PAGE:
Kacia Stevenson, Student Leadership and Programs Advisor, MD Student Services

Kacia Stevenson is the Student Leadership and Programs Advisor in MD Student Services. She is from Madison, WI.

Photo of Kacia StevensonTell us about your current position.
I am an advisor to medical students surrounding student services topics, including student leaves, residency planning, student interest groups, curriculum planning, diversity, equity, and inclusion events, and away rotations.

I help lead our student leadership groups: the Medical Student Association (MSA), our student government; the Inter House Council (IHC), which helps to build community amongst students through a series of events and friendly competitions; and the Gold Humanism Honor Society (GHHS), which recognizes students who exemplify compassionate patient care and are role models, mentors and leaders in medicine.

I am also in charge of our Visiting Student and Away Rotation program. This includes assisting our students as they attend visiting rotations at other institutions, as well as assisting students that come from other institutions to rotate with UW SMPH. Away rotations play a large role in student plans for residency. Not only does this give them more experience in their desired specialty, but it also gives them a chance to visit another institution while they make plans for applying to residency.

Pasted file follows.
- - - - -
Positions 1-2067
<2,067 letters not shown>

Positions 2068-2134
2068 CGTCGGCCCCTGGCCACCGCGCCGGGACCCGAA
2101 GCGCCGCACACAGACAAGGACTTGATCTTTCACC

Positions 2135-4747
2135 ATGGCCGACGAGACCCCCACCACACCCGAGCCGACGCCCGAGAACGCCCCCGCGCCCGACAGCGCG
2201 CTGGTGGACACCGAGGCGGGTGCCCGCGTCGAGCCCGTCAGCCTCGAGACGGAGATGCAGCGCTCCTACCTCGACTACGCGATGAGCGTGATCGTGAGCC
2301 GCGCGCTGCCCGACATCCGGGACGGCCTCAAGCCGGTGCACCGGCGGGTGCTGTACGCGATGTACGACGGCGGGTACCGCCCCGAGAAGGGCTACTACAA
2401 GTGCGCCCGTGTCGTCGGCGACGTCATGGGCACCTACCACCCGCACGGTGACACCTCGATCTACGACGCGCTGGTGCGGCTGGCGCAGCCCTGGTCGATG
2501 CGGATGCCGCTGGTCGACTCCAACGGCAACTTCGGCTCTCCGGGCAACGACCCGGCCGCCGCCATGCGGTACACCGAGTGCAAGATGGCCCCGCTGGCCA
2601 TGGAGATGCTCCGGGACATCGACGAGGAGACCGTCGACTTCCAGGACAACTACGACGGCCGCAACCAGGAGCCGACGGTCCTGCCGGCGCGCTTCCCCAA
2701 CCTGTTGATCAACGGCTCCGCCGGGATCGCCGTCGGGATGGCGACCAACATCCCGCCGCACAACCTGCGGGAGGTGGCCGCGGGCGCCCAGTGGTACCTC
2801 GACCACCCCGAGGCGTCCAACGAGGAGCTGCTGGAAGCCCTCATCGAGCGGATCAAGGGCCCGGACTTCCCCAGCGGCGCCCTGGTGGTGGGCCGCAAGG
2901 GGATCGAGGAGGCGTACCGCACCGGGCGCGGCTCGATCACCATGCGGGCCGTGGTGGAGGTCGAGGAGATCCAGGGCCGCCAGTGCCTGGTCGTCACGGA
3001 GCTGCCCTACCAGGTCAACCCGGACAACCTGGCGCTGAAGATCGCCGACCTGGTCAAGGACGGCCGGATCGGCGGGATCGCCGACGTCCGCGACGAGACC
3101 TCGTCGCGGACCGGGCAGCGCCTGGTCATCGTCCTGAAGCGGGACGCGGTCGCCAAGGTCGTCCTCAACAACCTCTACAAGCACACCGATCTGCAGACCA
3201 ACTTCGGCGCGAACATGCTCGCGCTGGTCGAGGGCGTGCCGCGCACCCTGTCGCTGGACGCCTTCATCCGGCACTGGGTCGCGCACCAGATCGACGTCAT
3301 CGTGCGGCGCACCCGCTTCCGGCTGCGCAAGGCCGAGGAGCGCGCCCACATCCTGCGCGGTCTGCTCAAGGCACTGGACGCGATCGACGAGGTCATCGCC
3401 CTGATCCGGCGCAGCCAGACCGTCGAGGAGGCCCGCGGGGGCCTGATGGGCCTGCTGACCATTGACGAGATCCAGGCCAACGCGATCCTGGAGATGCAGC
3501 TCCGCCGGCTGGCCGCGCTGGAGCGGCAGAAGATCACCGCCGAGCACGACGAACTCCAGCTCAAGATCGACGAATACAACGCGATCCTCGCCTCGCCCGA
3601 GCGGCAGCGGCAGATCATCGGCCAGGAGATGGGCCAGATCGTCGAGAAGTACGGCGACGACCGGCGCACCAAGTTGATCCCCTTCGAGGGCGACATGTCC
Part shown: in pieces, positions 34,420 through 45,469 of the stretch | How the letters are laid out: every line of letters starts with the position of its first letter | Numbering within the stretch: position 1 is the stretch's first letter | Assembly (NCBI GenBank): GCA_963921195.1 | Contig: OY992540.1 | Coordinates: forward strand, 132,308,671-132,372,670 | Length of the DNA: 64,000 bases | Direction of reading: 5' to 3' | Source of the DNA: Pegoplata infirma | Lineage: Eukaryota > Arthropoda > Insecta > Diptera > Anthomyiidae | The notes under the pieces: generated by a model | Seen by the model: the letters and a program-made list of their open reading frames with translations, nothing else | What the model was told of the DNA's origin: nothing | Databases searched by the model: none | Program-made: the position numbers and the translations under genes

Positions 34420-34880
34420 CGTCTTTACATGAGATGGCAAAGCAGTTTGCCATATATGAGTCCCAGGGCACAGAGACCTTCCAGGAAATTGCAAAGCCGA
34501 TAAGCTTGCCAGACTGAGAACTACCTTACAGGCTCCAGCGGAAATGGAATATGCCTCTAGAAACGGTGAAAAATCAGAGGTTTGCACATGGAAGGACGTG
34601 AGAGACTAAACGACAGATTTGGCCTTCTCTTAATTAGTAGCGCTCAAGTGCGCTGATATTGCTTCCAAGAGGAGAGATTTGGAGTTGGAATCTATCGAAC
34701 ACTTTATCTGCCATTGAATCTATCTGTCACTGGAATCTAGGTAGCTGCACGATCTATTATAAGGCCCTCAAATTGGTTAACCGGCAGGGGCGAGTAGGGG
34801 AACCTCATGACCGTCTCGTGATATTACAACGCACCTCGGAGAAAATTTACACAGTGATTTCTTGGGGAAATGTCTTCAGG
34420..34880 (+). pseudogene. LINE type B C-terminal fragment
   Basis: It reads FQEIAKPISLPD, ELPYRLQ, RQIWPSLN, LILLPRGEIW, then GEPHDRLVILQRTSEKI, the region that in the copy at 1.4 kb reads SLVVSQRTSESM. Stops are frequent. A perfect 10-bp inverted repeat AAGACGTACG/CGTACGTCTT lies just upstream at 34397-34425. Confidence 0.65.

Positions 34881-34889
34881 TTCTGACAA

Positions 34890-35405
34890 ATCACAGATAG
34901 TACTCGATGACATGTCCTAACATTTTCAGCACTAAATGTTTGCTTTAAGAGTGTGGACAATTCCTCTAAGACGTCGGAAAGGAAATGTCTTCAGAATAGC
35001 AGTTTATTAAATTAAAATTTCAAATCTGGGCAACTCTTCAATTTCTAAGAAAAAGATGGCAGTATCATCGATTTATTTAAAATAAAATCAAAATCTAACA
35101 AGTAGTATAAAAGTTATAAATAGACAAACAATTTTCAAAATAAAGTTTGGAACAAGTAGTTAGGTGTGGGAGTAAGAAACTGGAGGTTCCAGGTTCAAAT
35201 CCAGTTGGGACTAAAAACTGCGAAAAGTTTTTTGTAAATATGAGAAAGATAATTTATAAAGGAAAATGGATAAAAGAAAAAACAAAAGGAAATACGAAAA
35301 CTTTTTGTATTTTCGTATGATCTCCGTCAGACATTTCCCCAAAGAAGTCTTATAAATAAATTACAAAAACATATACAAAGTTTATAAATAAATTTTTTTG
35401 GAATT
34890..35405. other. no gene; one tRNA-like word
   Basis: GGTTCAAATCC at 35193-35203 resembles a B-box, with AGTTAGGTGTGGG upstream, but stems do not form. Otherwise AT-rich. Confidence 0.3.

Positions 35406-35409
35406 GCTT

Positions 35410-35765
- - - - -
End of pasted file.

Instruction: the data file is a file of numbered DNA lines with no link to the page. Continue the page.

I am a part of the planning team for medical school events, including the white coat ceremony, match day, graduation and various career advising events. This year I am coordinating our orientation for incoming medical students. My goal is to provide a warm and welcoming environment for our students.

I am a part of a career advising team that helps students plan from M1 year to M4 year. We coordinate events to help guide students through career exploration. We also plan engaging events for students to grow and build community.

When did you start working in SMPH?
I began working at UW SMPH in 2013. My work at UW SMPH started at Family Medicine residency, followed by my current role in the medical school.

How has your work changed since the start of the COVID-19 pandemic?
In many ways my work has stayed the same during the pandemic, except that I have been working remotely. Through virtual meeting options, I have been able to continue to meet with and advise students. The biggest changes would be to our medical school events. We had to quickly change the first-year medical student orientation to virtual. This continued throughout the year to include other major events (white coat ceremony, match day and graduation). While these changes were difficult, student services worked with the events planning team and media team to create meaningful events for students.

Can you give us an example of your typical workday?
My typical work day includes a lot of multi-tasking while performing my job duties in Student Services. I respond to emails, phone calls, and most recently virtual meetings with students to discuss various questions including school activities, leaves, and curriculum plans.